How to get out of debt
Being in debt can be stressful and can sometimes feel like a real-life game of Snakes and Ladders. Just when you think you’ve made progress, you can slip straight back into debt. While it can be hard to stop the spiral of spending that leads to debt, confronting it and making a realistic plan to pay it off is an important part of getting back on your financial feet.
There are different steps to consider when thinking about how to get out of debt. Firstly, where to turn to for professional advice and what alternatives exist. Secondly, how to budget for the future to avoid falling back into debt, and finally, how to go about repairing your credit history, if debt has caused you to miss repayments.
How to find advice on getting out of debt
There are lots of free independent services that will give you information on how to deal with debts. This includes information on coping with the emotional side-effects of debt, such as anxiety or depression. The mental health charity Mind has advice on money and mental health and you can contact them online or on the phone.
For practical advice on what to do about debts you can speak to the Money Advice Service, which is a free and impartial service set up by the government. The National Debtline is an independent charity that offers confidential debt advice. You can chat to them online or read debt advice on their website.
Getting expert advice can offer you practical steps on how to get out of debt, and can also help you to share the mental burden, if it feels overwhelming or unsolvable.
What are insolvency solutions?
Insolvency solutions are various legal processes that are available to people in debt. Solutions like an Individual Voluntary Arrangement (IVA) or a Debt Relief Order (DRO) are aimed at people who are unable to meet repayments on their debts and need legal protection from their creditors. They are not available to everyone who has debt, as they are only issued in specific circumstances.
Another insolvency solution is personal bankruptcy, which will have a long-term effect on your financial health and your ability to get credit. Bankruptcy is a last resort and is only an option for people who have no other way of paying back their debts.
Other potential options include debt consolidation – which could lower your monthly repayments or at least make them easier to manage. You could get a Debt Management Plan, which is an agreement with your creditors on how your debts will be repaid, organised by a third party.
Repairing your credit history
If you have had trouble paying back debts, it might mean you have late or missed repayments on your credit report. If you have a County Court Judgement (CCJ) or have used any of the solutions listed above, for example, IVAs, DROs or bankruptcy, these will also be recorded on your report. This can make it harder to get credit as lenders will be able to see you have had trouble with paying back loans in the past.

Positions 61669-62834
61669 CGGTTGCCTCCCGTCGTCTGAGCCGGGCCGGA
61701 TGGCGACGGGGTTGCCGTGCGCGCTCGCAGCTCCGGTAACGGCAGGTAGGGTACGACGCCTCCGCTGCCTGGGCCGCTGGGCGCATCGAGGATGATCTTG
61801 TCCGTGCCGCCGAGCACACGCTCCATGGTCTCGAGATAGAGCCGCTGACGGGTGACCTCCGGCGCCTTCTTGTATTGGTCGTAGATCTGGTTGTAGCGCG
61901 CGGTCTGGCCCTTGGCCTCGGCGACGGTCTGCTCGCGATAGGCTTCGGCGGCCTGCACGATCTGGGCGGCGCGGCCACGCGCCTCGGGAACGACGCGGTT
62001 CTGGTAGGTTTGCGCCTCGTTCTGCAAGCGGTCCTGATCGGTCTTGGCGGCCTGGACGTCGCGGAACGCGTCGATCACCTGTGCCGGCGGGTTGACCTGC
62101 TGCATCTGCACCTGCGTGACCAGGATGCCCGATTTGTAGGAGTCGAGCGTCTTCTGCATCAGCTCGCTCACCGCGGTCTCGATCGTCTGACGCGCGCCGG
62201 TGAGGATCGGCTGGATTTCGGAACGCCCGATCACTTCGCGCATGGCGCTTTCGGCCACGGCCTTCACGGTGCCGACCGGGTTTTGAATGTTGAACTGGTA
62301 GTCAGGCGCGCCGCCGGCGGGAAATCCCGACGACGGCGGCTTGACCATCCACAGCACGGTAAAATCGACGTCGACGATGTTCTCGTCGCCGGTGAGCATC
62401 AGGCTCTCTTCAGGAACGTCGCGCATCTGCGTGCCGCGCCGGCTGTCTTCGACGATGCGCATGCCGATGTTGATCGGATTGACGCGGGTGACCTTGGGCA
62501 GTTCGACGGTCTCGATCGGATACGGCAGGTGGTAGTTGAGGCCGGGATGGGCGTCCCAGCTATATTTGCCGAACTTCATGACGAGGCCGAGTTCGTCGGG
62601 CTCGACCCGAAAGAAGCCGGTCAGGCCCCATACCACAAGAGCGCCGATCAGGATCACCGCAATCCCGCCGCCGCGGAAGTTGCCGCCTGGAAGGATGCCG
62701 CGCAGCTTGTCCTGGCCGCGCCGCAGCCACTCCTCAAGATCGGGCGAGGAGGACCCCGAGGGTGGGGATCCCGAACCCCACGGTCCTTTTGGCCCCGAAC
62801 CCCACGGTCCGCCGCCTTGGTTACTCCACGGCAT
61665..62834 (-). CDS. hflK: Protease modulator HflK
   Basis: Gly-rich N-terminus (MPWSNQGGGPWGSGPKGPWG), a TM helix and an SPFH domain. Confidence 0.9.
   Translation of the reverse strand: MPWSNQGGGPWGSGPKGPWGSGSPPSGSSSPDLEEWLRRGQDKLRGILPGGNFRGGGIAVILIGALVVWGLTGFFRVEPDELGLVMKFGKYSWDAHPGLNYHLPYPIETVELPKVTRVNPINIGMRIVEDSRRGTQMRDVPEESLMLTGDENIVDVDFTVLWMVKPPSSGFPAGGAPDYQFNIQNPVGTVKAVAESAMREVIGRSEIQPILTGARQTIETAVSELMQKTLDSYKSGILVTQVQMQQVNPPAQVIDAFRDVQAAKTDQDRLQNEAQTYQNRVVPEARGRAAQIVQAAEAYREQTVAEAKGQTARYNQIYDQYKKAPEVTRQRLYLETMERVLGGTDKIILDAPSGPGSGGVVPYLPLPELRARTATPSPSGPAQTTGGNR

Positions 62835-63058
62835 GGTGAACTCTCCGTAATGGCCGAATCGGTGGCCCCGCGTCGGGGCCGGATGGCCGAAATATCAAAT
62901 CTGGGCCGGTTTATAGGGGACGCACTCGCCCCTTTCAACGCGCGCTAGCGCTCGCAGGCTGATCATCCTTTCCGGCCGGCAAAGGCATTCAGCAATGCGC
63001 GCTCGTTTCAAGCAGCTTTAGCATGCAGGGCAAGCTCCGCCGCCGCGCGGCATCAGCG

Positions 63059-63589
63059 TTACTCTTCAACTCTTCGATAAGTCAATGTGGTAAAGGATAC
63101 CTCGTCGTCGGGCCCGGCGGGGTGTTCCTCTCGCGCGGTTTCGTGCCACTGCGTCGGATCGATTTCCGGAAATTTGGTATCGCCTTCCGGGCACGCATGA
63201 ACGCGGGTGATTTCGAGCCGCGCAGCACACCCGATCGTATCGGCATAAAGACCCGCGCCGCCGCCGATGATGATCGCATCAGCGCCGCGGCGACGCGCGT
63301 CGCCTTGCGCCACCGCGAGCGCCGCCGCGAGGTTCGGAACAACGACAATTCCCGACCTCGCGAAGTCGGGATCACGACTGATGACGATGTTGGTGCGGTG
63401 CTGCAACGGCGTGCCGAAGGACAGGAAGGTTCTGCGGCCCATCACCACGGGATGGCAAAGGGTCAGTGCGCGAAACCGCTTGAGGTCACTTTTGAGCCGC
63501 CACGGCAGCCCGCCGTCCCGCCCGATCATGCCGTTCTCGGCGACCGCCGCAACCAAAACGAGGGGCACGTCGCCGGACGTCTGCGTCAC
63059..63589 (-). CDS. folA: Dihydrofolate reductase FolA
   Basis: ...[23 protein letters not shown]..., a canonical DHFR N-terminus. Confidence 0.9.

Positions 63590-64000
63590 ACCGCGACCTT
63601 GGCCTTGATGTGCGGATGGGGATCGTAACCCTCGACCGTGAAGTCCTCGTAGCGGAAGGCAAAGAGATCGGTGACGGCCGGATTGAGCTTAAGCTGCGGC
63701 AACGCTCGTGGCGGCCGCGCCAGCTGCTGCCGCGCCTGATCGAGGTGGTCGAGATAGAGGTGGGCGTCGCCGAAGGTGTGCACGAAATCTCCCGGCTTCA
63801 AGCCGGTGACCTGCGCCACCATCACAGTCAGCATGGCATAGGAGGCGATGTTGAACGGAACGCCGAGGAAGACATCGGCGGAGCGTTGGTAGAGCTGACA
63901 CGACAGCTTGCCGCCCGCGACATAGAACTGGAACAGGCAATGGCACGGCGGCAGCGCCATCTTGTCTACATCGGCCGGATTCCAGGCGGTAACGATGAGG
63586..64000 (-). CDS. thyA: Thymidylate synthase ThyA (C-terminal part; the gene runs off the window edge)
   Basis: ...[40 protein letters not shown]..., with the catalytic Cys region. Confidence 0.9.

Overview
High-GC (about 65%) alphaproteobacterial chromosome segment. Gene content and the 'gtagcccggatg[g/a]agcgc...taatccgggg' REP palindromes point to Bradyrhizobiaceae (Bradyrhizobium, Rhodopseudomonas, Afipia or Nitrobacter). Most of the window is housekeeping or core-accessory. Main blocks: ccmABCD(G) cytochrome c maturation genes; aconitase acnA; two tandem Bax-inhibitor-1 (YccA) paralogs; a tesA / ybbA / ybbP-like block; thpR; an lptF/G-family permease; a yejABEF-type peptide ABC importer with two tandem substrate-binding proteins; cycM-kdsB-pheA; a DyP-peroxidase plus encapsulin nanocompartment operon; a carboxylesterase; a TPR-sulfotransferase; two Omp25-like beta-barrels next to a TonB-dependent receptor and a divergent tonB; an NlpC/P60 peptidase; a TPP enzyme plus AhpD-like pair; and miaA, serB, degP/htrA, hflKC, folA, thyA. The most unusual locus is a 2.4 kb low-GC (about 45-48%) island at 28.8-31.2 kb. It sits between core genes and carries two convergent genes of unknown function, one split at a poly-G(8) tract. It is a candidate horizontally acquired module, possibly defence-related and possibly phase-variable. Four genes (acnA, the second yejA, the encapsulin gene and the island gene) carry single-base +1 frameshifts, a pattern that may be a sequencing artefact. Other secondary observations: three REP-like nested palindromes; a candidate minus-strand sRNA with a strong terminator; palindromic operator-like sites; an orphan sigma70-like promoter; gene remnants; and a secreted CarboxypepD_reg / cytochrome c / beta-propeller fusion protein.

It can take time to improve the health of your credit report. For example, insolvency solutions will stay on your credit report for up to six years. On the other hand, just because you’ve had problems with debt in the past doesn’t mean there isn’t hope for the future. The important thing is to change how you use credit. Borrow responsibly, avoid becoming reliant on credit and make repayments on time. These steps, as well as other credit hygiene factors, can all help to improve the state of your credit history.
Budgeting for the future
Keeping track of your spending and your debts can help make everything easier to manage. Creating a budget can help you anticipate when you might run a little bit short, and when you might be able to put a little bit of money aside. This can also help to change how you use credit, i.e. not just relying on it in emergencies.
A budget can also help you spot places where you might be able to cut back. It’s easier said than done, especially when money is tight, but, wherever possible, cutting back on your spending can help. It might be small things like walking to work or changing where you do your weekly shop. A few pounds saved here and there will add up and can improve your cash flow.
It’s also important to try and address debt problems as early as possible, especially if you think you might be slipping back into reliance on quick credit. Admitting to yourself that you’re in debt is one thing, but talking to your partner, family and debt advice counsellors is also important. It can be useful to seek the advice of professionals and those closest to you, who might be able to point out spending habits or solutions that you might not recognise.
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